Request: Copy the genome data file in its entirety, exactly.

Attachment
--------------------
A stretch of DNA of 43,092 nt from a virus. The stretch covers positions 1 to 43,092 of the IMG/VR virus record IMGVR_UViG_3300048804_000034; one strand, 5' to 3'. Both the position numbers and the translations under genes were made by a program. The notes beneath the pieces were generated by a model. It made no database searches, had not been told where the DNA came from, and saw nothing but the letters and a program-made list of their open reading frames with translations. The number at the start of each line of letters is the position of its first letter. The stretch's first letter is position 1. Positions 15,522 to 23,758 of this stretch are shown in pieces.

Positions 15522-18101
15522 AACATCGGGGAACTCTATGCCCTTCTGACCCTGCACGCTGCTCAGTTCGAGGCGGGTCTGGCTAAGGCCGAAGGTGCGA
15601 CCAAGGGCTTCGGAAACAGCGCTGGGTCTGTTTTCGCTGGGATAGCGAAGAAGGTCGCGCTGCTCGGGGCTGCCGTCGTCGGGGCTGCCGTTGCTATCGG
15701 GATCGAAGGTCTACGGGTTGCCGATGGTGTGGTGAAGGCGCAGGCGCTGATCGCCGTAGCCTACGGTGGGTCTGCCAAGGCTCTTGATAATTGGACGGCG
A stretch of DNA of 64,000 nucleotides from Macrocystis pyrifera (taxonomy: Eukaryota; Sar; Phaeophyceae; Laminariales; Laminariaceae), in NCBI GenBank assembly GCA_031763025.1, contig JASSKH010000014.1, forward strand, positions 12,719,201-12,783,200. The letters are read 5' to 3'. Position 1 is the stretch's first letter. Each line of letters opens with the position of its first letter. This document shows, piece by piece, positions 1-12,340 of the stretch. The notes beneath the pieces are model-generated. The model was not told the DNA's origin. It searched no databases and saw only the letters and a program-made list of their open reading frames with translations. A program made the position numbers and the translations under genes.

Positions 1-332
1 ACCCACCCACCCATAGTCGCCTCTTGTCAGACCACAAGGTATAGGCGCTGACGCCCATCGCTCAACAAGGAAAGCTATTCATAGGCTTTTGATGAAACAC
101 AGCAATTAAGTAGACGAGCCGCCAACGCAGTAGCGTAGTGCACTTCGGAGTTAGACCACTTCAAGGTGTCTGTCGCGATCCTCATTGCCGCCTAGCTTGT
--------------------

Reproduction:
A stretch of DNA of 43,092 nt from a virus. The stretch covers positions 1 to 43,092 of the IMG/VR virus record IMGVR_UViG_3300048804_000034; one strand, 5' to 3'. Both the position numbers and the translations under genes were made by a program. The notes beneath the pieces were generated by a model. It made no database searches, had not been told where the DNA came from, and saw nothing but the letters and a program-made list of their open reading frames with translations. The number at the start of each line of letters is the position of its first letter. The stretch's first letter is position 1. Positions 15,522 to 23,758 of this stretch are shown in pieces.

Positions 15522-18101
15522 AACATCGGGGAACTCTATGCCCTTCTGACCCTGCACGCTGCTCAGTTCGAGGCGGGTCTGGCTAAGGCCGAAGGTGCGA
15601 CCAAGGGCTTCGGAAACAGCGCTGGGTCTGTTTTCGCTGGGATAGCGAAGAAGGTCGCGCTGCTCGGGGCTGCCGTCGTCGGGGCTGCCGTTGCTATCGG
15701 GATCGAAGGTCTACGGGTTGCCGATGGTGTGGTGAAGGCGCAGGCGCTGATCGCCGTAGCCTACGGTGGGTCTGCCAAGGCTCTTGATAATTGGACGGCG
A stretch of DNA of 64,000 nucleotides from Macrocystis pyrifera (taxonomy: Eukaryota; Sar; Phaeophyceae; Laminariales; Laminariaceae), in NCBI GenBank assembly GCA_031763025.1, contig JASSKH010000014.1, forward strand, positions 12,719,201-12,783,200. The letters are read 5' to 3'. Position 1 is the stretch's first letter. Each line of letters opens with the position of its first letter. This document shows, piece by piece, positions 1-12,340 of the stretch. The notes beneath the pieces are model-generated. The model was not told the DNA's origin. It searched no databases and saw only the letters and a program-made list of their open reading frames with translations. A program made the position numbers and the translations under genes.

Positions 1-332
1 ACCCACCCACCCATAGTCGCCTCTTGTCAGACCACAAGGTATAGGCGCTGACGCCCATCGCTCAACAAGGAAAGCTATTCATAGGCTTTTGATGAAACAC
101 AGCAATTAAGTAGACGAGCCGCCAACGCAGTAGCGTAGTGCACTTCGGAGTTAGACCACTTCAAGGTGTCTGTCGCGATCCTCATTGCCGCCTAGCTTGT